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    ABSTRACT: Intranasal insulin has shown efficacy in patients with Alzheimer's disease (AD), but there are no preclinical studies determining whether or how it reaches the brain. Here, we showed that insulin applied at the level of the cribriform plate via the nasal route quickly distributed throughout the brain and reversed learning and memory deficits in an AD mouse model. Intranasal insulin entered the blood stream poorly and had no peripheral metabolic effects. Uptake into the brain from the cribriform plate was saturable, stimulated by PKC inhibition, and responded differently to cellular pathway inhibitors than did insulin transport at the blood-brain barrier. In summary, these results show intranasal delivery to be an effective way to deliver insulin to the brain.
    Full-text · Article · Aug 2015 · Journal of Alzheimer's disease: JAD
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    • "In fact, there is evidence that volatile anesthetics can alter synaptogenesis and dendritic spine density even in the absence of cell death [43]. In addition, anesthetics have been shown to result in significant neuroinflammation [41], changes in cell signaling [44], and stem cell proliferation [45], [46]. It is likely that anesthetic effects on these processes of brain development contribute to the ultimate cognitive outcome. "
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    ABSTRACT: Background Anesthetic exposure early in life affects neural development and long-term cognitive function, but our understanding of the types of memory that are altered is incomplete. Specific cognitive tests in rodents that isolate different memory processes provide a useful approach for gaining insight into this issue. Methods Postnatal day 7 (P7) rats were exposed to either desflurane or isoflurane at 1 Minimum Alveolar Concentration for 4 h. Acute neuronal death was assessed 12 h later in the thalamus, CA1-3 regions of hippocampus, and dentate gyrus. In separate behavioral experiments, beginning at P48, subjects were evaluated in a series of object recognition tests relying on associative learning, as well as social recognition. Results Exposure to either anesthetic led to a significant increase in neuroapoptosis in each brain region. The extent of neuronal death did not differ between groups. Subjects were unaffected in simple tasks of novel object and object-location recognition. However, anesthetized animals from both groups were impaired in allocentric object-location memory and a more complex task requiring subjects to associate an object with its location and contextual setting. Isoflurane exposure led to additional impairment in object-context association and social memory. Conclusion Isoflurane and desflurane exposure during development result in deficits in tasks relying on associative learning and recognition memory. Isoflurane may potentially cause worse impairment than desflurane.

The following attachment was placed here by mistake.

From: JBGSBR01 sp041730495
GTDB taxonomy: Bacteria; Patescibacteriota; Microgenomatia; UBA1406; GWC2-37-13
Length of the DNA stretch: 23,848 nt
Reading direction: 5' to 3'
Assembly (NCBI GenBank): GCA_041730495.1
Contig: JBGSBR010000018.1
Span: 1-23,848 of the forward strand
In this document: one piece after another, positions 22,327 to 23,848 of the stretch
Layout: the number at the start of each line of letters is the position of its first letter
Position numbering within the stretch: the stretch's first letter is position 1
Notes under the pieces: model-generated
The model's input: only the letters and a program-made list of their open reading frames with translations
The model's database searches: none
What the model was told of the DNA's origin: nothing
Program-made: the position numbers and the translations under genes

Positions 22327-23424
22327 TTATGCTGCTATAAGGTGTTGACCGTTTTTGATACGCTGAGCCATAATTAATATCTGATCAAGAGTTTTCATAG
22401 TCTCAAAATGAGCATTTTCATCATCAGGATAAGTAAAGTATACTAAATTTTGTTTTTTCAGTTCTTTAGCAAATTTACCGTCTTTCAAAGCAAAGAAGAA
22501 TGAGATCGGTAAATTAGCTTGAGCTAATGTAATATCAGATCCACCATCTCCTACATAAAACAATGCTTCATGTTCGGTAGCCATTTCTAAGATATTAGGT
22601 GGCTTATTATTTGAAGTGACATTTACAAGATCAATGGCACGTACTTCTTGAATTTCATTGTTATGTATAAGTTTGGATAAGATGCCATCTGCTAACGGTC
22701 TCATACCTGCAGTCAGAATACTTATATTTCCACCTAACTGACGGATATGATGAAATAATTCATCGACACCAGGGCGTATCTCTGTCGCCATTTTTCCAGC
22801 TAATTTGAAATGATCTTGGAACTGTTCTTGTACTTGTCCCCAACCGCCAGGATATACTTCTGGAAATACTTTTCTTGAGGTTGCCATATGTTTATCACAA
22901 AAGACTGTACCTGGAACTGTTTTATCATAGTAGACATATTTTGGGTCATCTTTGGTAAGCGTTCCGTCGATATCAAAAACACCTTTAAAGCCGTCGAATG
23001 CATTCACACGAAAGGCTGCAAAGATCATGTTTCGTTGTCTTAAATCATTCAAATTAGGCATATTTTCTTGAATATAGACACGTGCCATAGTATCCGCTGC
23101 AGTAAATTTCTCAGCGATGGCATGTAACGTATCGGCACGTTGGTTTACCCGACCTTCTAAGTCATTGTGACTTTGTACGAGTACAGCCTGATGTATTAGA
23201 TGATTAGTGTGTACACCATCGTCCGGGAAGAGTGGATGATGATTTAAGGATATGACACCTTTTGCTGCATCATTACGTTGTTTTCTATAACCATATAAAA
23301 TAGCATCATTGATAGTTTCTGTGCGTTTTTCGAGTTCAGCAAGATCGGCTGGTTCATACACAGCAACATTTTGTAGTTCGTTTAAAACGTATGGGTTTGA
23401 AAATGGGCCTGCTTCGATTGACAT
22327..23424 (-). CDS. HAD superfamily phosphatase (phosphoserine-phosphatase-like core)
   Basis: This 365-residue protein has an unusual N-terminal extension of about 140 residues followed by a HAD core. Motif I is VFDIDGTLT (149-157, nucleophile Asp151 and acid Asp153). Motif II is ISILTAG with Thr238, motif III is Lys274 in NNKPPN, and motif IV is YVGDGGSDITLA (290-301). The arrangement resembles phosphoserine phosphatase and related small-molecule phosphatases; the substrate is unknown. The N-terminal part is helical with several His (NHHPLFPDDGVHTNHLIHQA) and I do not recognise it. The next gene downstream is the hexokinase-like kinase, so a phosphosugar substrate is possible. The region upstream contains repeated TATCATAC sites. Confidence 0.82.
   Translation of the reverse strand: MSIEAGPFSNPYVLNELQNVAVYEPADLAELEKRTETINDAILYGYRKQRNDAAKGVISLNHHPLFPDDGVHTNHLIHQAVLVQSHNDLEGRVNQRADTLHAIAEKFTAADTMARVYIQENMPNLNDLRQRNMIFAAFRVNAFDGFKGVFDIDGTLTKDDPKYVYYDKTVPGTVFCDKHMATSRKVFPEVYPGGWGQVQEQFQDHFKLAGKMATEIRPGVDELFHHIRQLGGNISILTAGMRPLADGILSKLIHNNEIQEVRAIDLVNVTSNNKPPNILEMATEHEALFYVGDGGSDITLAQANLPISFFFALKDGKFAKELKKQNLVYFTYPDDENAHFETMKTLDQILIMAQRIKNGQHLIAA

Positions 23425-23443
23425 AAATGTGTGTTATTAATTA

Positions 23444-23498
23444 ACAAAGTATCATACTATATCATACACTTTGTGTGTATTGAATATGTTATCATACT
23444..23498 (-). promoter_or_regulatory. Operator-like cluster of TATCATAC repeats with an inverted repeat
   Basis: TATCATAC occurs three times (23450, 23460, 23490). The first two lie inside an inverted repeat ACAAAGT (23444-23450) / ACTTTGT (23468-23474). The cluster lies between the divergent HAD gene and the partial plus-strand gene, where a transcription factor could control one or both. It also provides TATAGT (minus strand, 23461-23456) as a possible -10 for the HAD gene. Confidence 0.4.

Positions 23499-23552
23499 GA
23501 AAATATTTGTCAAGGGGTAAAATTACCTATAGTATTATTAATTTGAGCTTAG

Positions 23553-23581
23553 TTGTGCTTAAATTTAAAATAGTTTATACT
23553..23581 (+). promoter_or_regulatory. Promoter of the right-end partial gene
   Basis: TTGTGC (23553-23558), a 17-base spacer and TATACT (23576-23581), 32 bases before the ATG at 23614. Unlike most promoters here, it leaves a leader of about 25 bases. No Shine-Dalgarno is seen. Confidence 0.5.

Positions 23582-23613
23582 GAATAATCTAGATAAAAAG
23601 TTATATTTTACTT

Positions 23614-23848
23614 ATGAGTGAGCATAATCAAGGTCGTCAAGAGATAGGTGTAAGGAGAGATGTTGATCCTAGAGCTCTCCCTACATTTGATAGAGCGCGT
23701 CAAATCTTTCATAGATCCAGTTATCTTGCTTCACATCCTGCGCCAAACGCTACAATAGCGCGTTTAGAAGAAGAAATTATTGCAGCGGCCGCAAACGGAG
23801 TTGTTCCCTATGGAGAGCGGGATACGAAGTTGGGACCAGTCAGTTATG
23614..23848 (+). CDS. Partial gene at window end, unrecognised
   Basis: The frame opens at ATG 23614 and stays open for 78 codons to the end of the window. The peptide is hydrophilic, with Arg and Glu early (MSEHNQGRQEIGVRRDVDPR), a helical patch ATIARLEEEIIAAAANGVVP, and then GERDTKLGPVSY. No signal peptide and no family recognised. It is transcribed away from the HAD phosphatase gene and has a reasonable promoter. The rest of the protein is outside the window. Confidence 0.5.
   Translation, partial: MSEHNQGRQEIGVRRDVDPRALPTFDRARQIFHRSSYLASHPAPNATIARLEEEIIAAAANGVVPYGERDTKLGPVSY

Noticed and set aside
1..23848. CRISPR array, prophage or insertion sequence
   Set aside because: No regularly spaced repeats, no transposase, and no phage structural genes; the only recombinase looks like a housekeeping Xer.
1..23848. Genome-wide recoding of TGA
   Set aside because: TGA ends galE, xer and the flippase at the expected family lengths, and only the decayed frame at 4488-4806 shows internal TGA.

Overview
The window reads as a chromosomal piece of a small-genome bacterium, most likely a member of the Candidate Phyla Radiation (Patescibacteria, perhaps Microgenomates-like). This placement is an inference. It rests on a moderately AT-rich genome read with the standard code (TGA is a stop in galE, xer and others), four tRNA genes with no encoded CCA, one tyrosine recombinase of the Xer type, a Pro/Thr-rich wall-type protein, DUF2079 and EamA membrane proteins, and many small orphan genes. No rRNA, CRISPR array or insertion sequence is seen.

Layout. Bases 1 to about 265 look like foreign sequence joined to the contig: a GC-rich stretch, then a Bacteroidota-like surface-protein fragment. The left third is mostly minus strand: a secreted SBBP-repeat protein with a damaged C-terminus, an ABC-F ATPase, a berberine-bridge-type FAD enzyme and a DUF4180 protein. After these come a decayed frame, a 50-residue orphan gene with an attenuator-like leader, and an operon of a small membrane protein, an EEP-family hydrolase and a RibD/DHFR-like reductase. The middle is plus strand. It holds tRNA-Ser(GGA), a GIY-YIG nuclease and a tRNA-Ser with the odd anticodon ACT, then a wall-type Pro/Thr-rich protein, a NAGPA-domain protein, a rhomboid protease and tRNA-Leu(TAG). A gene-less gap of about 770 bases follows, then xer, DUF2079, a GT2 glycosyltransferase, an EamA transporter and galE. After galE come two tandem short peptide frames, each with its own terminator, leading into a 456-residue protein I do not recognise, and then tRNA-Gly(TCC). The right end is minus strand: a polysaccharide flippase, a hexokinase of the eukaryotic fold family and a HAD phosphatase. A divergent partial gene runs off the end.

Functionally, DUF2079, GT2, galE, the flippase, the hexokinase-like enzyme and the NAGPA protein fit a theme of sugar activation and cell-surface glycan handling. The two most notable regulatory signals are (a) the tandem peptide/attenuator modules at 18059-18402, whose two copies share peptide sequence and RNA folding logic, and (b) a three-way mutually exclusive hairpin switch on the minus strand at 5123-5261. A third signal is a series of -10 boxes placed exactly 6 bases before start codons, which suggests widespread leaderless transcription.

Full-text · Article · Aug 2014 · PLoS ONE
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Questions & Answers about this publication

  • Bobbi Fleiss added an answer in Histology:
    Which chemical injectable anesthesia does not have any negative effects on neuron cells? Or has little side effects on these cells...
    I want do histochemical tests on CNS cells, but animal (mouse) must be under anesthesia. I have forced to do injectable anesthesia, but for example ketamine has a neurotoxic effect and causes apoptosis. Which injectable anesthesia protocol is suitable for mouse CNS study?

    I work on gene delivery to CNS, on prenatal and postnatal mouse. so I need both the embryo and adult spinal cord and brain to do immunohistological tests.
    Bobbi Fleiss
    It is difficult to say precisely as mouse strains differ. 40 min is a long surgery for a pregnant mouse, but the only good data on the effects on neurotoxicity use exposure times of 3+ hours or repetitive exposures. Perhaps you need to consider the effect size in your concerns about this - 6 hours of Isofulrane in the immature monkey increases cell death but its still low and in a model of hypoxia/ischemia no one probably would have noticed. If you are very concerned, compare a group of non-anesthesia with just straight culled. I think you have to bite the bullet and use what you have (which is very typical). The only suggestion I would make is that inhalational anaesthetics can be quickly removed and titrated to breathing rate so that is what I prefer. Also, see paper by Steven Back, published in Annals of Neurology using monkeys.
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      [Show abstract] [Hide abstract]
      ABSTRACT: Background: : Recent population studies have suggested that children with multiple exposures to anesthesia and surgery at an early age are at an increased risk of cognitive impairment. The authors therefore have established an animal model with single versus multiple exposures of anesthetic(s) in young versus adult mice, aiming to distinguish the role of different types of anesthesia in cognitive impairment. Methods: : Six- and 60-day-old mice were exposed to various anesthesia regimens. The authors then determined the effects of the anesthesia on learning and memory function, levels of proinflammatory cytokine interleukin-6 and tumor necrosis factor-α in brain tissues, and the amount of ionized calcium-binding adaptor molecule 1-positive cells, the marker of microglia activation, in the hippocampus. Results: : In this article, the authors show that anesthesia with 3% sevoflurane for 2 h daily for 3 days induced cognitive impairment and neuroinflammation (e.g., increased interleukin-6 levels, 151 ± 2.3% [mean ± SD] vs. 100 ± 9.0%, P = 0.035, n = 6) in young but not in adult mice. Anesthesia with 3% sevoflurane for 2 h daily for 1 day and 9% desflurane for 2 h daily for 3 days induced neither cognitive impairment nor neuroinflammation. Finally, an enriched environment and antiinflammatory treatment (ketorolac) ameliorated the sevoflurane-induced cognitive impairment. Conclusions: : Anesthesia-induced cognitive impairment may depend on developmental stage, anesthetic agent, and number of exposures. These findings also suggest the cellular basis and the potential prevention and treatment strategies for anesthesia-induced cognitive impairment, which may ultimately lead to safer anesthesia care and better postoperative outcomes for children.
      Full-text · Article · Jan 2013 · Anesthesiology